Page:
"Since people spend years building eBay feedback score or 'reputation,' people react quickly to this type of email. But, of course, it leads to a phishing site," said Shira Rubinoff, founder of Green Armor Solutions, a security software firm in Hackensack, New Jersey. "Many people use eBay, and users often bid days before a purchase is complete. So, it's not unreasonable for a person to think that he or she has forgotten about a bid they made a week prior."
Recent phishing lures even take advantage of the economic downturn, said Rubinoff. It has not been uncommon for fake emails to turn up that claim to be from human resources which say: 'You have been let go due to a layoff. If you wish to register for severance please register here,' and includes a malicious link.
No one wants to be the person that causes problems in this economy, so any email that appears to be from an employer will likely elicit a response, noted Rubinoff. Lares' Nickerson has also seen cons that use fake employer emails.
"It might say, 'In an effort to cut costs, we are sending W-2 forms electronically this year,'" said Nickerson.
How can I educate my employees to prevent social engineering?
Awareness is the number one defensive measure. Employees should be aware that social engineering exists and also aware of the tactics most commonly used.
Fortunately, social engineering awareness lends itself to storytelling. And stories are much easier to understand and much more interesting than explanations of technical flaws. Chris Nickerson's success posing as a technician is an example of a story that gets the message across in an interesting way. Quizzes and attention-grabbing or humorous posters are also effective reminders about not assuming everyone is always who they say they are.
"In my educational sessions, I tell people you always need to be slightly paranoid and anal because you never really know what a person wants out of you," said Lifrieri. The targeting of employees "starts with the receptionist, the guard at the gate who is watching a parking lot. That's why training has to get to the staff."
Social engineering tricks are always evolving, and awareness training has to be kept fresh and up to date. For example, as social networking sites grow and evolve, so do the scams social engineers try to use there; see 5 Facebook, Twitter Scams to Avoid and 5 More Facebook, Twitter Scams to Avoid.
The National Cyber Security Alliance recently launched a 'Stop.Think. Connect.' campaign to get users to give more thought to their online behavior so they recognize social engineering cons before they get in trouble.
But it isn't just the average employee who needs to be aware of social engineering. A study conducted in 2010 found executives are actually the easiest targets. In Social engineering: 4 reasons why executives are the easiest targets Jayson Street, a security consultant and CIO of Stratagem 1 Solutions, says executives are soft targets for many reasons, including a lax security attitude and their tendency to use the latest technology—even before it is properly vetted.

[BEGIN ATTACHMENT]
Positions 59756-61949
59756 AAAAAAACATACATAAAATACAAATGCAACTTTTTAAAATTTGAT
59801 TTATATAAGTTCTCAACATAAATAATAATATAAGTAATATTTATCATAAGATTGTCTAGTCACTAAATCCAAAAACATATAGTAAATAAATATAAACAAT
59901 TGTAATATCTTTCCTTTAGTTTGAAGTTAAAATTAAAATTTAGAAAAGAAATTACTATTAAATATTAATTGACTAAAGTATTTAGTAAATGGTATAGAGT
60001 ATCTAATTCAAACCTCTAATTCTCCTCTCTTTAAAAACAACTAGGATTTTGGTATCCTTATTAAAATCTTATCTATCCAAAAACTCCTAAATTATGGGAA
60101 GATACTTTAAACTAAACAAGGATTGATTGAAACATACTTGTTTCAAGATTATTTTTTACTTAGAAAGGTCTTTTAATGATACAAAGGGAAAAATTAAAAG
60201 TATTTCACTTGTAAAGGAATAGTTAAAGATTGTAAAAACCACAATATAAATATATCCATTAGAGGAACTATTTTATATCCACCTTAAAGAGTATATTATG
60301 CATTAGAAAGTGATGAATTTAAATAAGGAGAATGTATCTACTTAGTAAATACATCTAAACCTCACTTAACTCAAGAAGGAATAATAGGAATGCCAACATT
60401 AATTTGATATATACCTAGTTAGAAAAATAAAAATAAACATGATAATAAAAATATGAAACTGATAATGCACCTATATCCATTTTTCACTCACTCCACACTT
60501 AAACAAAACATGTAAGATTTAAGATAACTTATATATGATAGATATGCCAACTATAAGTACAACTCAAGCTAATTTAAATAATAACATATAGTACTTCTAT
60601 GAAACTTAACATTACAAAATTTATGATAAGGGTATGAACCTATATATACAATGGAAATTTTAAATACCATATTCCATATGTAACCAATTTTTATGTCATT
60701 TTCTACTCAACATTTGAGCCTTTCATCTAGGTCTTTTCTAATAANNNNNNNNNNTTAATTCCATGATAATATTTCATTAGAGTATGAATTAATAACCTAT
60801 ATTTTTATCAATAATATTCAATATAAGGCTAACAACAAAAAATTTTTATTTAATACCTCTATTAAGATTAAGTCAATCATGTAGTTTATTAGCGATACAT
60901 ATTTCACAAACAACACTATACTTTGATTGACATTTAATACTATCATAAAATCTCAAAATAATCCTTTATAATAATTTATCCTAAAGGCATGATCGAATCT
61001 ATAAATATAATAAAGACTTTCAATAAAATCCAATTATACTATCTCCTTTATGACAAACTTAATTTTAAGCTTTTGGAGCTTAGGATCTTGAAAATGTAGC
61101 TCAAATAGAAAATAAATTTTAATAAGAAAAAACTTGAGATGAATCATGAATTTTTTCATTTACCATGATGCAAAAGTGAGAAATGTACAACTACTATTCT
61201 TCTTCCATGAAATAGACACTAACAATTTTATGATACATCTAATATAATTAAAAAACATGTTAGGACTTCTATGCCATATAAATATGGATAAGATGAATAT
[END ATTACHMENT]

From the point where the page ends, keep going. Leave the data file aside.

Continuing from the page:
Although it's a tactic to use with great caution, fear of embarrassment is a strong motivator. Nobody likes to look foolish, and a successful social engineering test does make the victim feel foolish. This is partly why storytelling works—the reader or listener feels empathy for the person who "got suckered."
Consider this factor if you choose to design an in-house social engineering penetration test. A little embarrassment will put everyone on their toes; crossing the line to humiliation will only make employees angry.
Are there any tools to help make this process more effective?
A number of vendors offer tools or services to help conduct social engineering exercises, and/or to build employee awareness via means such as posters and newsletters.
Also worth checking out is social-engineer.org's Social Engineering Toolkit, which is a free download.
The toolkit helps automate penetration testing via social engineering, including "spear-phishing attacks", creation of legitimate-looking websites, USB drive-based attacks, and more.
Here's much more information about social engineering, including lots of examples:
Sensitive information left lying around the office is an attractive target for anyone who gains unauthorized access to the building.
STORIES Social engineering stories
Tales from the front lines
Joan Goodchild tags along to watch a professional con artist in action
An inside look at how a small business got manipulated by a employee who turned out to be a con artist.
With confidence, a bluetooth headset and a lot of planning, Zug.com's John Hargrave (allegedly) sneaks into the Super Bowl to pull off a massive prank.